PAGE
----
Posts Tagged ‘History of British Fashion’

On February 6th, 1952 Princess Elizabeth, traveling in Kenya, awoke a Queen, after her father King George VI had passed away overnight in his sleep.

Queen Elizabeth II returned immediately to the UK but her coronation wasn’t until June 2nd, 1953. The lovely gown she wore that day was created by British designer Norman Hartnell, who also made Elizabeth’s wedding gown in 1947. 

For the coronation, Hartnell sketched eight potential gowns before Prince Philip pointed out that his wife was soon to become sovereign to the British Commonwealth and perhaps all her lands should be represented.

The final version was made in white satin and included embroidered emblems:

  • Tudor Rose  – England
  • Thistle –  Scotland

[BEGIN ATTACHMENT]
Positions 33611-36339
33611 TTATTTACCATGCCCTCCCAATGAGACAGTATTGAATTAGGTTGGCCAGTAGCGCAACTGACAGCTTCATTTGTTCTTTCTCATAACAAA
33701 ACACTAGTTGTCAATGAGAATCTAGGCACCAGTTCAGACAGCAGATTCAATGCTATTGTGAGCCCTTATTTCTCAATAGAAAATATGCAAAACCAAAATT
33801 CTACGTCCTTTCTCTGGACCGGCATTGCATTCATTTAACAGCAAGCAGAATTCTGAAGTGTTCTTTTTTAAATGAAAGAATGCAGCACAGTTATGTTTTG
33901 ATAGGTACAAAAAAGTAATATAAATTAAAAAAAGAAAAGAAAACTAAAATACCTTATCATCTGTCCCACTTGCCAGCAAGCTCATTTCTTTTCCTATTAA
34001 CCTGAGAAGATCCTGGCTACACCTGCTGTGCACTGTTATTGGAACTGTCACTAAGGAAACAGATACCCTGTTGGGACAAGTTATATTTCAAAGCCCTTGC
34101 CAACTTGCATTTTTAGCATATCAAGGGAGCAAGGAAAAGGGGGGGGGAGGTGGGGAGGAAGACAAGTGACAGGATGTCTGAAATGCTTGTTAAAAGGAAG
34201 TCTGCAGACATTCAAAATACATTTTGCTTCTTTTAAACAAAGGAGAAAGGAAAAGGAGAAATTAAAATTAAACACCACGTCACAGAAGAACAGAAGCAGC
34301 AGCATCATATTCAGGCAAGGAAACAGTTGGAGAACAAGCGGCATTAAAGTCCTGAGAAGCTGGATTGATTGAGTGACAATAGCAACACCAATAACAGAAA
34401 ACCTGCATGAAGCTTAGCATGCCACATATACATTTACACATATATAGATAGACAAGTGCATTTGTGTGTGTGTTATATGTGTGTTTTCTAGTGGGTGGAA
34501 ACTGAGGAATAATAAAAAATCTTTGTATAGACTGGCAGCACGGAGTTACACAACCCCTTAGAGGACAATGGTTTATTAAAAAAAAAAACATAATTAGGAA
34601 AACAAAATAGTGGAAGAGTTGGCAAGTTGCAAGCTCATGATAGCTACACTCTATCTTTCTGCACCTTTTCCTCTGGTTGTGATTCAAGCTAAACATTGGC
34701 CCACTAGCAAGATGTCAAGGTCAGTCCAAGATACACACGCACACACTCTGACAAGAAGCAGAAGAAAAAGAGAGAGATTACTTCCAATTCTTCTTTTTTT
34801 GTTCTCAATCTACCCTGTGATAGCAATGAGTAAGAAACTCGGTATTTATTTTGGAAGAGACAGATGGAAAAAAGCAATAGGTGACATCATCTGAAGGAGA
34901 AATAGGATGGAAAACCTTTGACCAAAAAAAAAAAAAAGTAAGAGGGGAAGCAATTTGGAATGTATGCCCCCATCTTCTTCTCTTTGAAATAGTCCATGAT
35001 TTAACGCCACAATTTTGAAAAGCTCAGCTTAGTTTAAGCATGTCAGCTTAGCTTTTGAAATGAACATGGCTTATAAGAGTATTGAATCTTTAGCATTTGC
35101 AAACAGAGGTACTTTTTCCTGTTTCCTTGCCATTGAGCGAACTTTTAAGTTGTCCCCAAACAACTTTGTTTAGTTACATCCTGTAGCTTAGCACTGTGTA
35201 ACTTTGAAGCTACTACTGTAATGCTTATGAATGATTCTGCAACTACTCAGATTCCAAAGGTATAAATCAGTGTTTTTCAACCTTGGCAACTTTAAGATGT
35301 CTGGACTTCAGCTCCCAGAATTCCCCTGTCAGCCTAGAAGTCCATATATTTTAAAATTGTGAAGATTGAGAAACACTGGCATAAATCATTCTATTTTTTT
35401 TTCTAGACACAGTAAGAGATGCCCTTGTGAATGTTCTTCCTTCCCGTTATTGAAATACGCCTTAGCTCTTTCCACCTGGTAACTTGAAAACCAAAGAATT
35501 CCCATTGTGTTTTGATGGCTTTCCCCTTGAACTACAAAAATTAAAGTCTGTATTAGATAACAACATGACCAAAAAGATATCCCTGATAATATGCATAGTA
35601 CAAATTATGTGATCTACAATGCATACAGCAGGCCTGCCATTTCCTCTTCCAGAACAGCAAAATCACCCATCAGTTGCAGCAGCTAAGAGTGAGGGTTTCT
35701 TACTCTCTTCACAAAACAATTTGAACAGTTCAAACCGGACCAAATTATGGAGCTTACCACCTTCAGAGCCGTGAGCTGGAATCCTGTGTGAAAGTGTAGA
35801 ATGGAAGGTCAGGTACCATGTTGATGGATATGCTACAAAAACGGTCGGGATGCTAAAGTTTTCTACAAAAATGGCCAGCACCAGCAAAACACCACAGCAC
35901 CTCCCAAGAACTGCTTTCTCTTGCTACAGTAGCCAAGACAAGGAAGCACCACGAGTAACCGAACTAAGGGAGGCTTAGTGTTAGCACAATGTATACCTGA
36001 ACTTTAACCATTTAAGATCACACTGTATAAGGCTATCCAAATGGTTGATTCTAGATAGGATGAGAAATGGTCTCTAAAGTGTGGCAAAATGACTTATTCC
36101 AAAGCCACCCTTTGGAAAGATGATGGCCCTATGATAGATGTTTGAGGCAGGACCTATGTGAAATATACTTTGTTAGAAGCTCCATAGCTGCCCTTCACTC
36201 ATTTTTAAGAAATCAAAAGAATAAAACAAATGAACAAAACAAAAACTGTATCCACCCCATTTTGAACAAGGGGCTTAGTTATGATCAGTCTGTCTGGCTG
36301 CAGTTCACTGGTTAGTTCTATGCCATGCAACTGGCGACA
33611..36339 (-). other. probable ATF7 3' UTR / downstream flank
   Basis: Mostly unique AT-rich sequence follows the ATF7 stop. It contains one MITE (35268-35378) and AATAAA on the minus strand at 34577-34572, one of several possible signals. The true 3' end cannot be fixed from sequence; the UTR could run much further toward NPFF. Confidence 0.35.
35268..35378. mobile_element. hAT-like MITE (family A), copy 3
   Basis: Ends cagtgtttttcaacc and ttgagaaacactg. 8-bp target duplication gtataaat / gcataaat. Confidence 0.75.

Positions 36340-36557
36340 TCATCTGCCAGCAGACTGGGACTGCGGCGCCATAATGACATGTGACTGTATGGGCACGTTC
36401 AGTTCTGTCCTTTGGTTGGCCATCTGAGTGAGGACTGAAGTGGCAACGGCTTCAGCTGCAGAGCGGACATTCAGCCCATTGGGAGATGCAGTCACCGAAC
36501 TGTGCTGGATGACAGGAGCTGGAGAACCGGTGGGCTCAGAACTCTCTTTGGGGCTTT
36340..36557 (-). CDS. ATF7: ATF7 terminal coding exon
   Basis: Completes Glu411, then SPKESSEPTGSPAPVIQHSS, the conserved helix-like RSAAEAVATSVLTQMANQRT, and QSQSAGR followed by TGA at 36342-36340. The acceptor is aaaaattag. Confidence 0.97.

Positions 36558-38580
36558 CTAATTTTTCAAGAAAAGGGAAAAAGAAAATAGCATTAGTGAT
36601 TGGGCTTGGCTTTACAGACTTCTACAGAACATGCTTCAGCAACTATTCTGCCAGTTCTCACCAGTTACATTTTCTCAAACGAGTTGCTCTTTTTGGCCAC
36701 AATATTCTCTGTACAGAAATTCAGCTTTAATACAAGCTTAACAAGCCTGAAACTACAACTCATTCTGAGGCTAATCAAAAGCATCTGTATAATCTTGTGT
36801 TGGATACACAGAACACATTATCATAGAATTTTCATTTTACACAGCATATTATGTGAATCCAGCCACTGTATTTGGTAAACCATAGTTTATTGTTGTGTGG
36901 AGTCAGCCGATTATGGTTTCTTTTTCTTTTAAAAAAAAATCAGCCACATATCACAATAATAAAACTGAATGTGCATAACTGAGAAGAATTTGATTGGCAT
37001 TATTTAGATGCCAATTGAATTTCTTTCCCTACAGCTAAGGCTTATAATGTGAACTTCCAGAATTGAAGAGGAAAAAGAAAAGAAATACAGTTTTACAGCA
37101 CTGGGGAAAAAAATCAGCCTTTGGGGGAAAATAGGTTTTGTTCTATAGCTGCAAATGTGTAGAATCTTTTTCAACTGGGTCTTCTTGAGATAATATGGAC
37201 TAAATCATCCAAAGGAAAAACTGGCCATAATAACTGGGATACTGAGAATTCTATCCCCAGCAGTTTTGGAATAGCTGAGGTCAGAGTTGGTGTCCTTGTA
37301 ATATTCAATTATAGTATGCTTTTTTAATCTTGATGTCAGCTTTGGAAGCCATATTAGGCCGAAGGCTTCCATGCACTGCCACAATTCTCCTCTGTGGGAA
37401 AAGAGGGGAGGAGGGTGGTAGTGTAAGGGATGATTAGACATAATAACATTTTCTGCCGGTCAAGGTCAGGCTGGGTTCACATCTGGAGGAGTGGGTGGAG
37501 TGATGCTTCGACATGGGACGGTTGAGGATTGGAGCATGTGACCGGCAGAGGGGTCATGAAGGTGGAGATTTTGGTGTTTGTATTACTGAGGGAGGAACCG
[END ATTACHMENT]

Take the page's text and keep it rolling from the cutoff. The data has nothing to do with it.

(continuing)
• Shamrocks  – Ireland 
  • Maple leaves – Canada
  • Wattle flowers  – Australia
  • Ferns – New Zealand
  • Proteas – South Africa
  • Lotus Flowers –  India
  • Leeks  – Wales
  • Wheat, Cotton and Jute – Pakistan

For luck Hartnell added an extra shamrock underneath the skirt. For proper balance the gown demanded a complicated construction of supporting undergarments, which was created by Hartnell’s expert cutters and fitters. He himself could not sew.

Congratulations to Queen Elizabeth who celebrates 70 years on the throne, her Platinum Jubilee.

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The Intruder by Gabriel Metsu, circa 1660.


A sweet disorder in the dress

Kindles in clothes a wantonness:

A lawn about the shoulders thrown

Into a fine distraction:

An erring lace, which here and there

Enthrals the crimson stomacher:

A cuff neglectfull, and thereby

Ribbands to flow confusedly:

A winning wave (deserving note)